8. 8. HOW TO PLAY THE GAMEMatch your bondhalf with anotherplayer, redeemit for MaconMoney bills andspend them inlocal businesses Watch a video of how to play:
  9. 9. Timeline ofTotal GameActivity(Online andOffline)
  10. 10. WHOPLAYED?Game had ayoungaudienceMost playerssurveyedwere 40years oryounger Note: When pre- and post-game surveys were combined, the percentage increases to 84%.
  11. 11. WHO PLAYED? Young ProfessionalsMajority of playerssurveyed thatwere 31-40 wereemployed full-timewith incomes$60k and above
  12. 12. WHOPLAYED?More womenthan men!
  13. 13. WHO PLAYED?African AmericansunderrepresentedOutreachefforts to boosttheirparticipationwere largelyunsuccessful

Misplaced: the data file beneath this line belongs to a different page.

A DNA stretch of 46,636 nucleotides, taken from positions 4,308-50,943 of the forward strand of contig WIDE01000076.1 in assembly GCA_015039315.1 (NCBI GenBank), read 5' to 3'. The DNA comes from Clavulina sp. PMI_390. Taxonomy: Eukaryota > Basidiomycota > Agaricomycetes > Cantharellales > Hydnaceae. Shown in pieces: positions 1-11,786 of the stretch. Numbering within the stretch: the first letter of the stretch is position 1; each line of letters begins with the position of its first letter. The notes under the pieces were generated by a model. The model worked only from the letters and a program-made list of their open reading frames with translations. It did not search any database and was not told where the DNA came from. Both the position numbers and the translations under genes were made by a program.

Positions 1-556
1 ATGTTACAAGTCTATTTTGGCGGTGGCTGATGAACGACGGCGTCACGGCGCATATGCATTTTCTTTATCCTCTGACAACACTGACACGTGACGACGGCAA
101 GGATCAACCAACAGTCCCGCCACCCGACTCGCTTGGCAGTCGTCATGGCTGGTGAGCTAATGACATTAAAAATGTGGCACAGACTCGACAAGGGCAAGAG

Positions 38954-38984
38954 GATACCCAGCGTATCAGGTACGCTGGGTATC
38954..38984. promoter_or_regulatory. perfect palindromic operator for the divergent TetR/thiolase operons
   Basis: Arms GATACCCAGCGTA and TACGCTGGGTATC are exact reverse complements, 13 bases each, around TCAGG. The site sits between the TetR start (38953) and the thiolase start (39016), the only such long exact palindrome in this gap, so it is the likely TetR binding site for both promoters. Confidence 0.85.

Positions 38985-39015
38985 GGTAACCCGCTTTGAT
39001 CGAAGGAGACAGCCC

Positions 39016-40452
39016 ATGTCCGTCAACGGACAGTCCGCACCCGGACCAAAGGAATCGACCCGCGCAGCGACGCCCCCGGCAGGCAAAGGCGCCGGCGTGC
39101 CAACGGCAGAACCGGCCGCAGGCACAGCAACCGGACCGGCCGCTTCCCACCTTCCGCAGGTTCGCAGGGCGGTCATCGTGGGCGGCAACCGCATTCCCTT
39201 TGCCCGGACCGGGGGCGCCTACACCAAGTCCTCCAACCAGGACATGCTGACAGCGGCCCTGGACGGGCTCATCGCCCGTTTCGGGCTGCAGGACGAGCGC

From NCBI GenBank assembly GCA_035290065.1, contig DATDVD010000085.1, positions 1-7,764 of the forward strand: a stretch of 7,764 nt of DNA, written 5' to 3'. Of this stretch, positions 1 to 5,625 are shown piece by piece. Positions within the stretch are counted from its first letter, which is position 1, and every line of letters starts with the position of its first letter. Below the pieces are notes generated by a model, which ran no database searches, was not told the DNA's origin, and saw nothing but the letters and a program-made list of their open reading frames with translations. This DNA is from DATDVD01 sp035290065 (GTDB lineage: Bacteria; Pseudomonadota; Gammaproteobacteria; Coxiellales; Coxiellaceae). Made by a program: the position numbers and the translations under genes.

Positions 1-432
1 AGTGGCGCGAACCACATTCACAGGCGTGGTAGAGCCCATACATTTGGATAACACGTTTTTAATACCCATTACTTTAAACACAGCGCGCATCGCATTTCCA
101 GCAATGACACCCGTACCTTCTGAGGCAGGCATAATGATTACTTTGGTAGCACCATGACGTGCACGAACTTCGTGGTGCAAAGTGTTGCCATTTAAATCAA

14. 14. Key Findings:EngagedResidents/Created NewConnections
  15. 15.  Players used social networks (offline and online) to engage others in the game and meet new people.Key Findings:  66% of matches were withEngagedResidents/ people players did not previouslyCreated knowSocialConnections  63% of matches were with people the player would be “very unlikely” to meet otherwise.
  16. 16.  Players played regularly with a group, such as friends, colleagues or people at churchKey Findings:EngagedResidents/CreatedSocialConnections
  17. 17.  Relatively few strong ties created – only1 in 5 matches led to further personal contact, and only 15% of those became friends on FacebookKey Findings:EngagedResidents/CreatedSocialConnections
  18. 18. Key Findings:CatalyzedEconomicDevelopment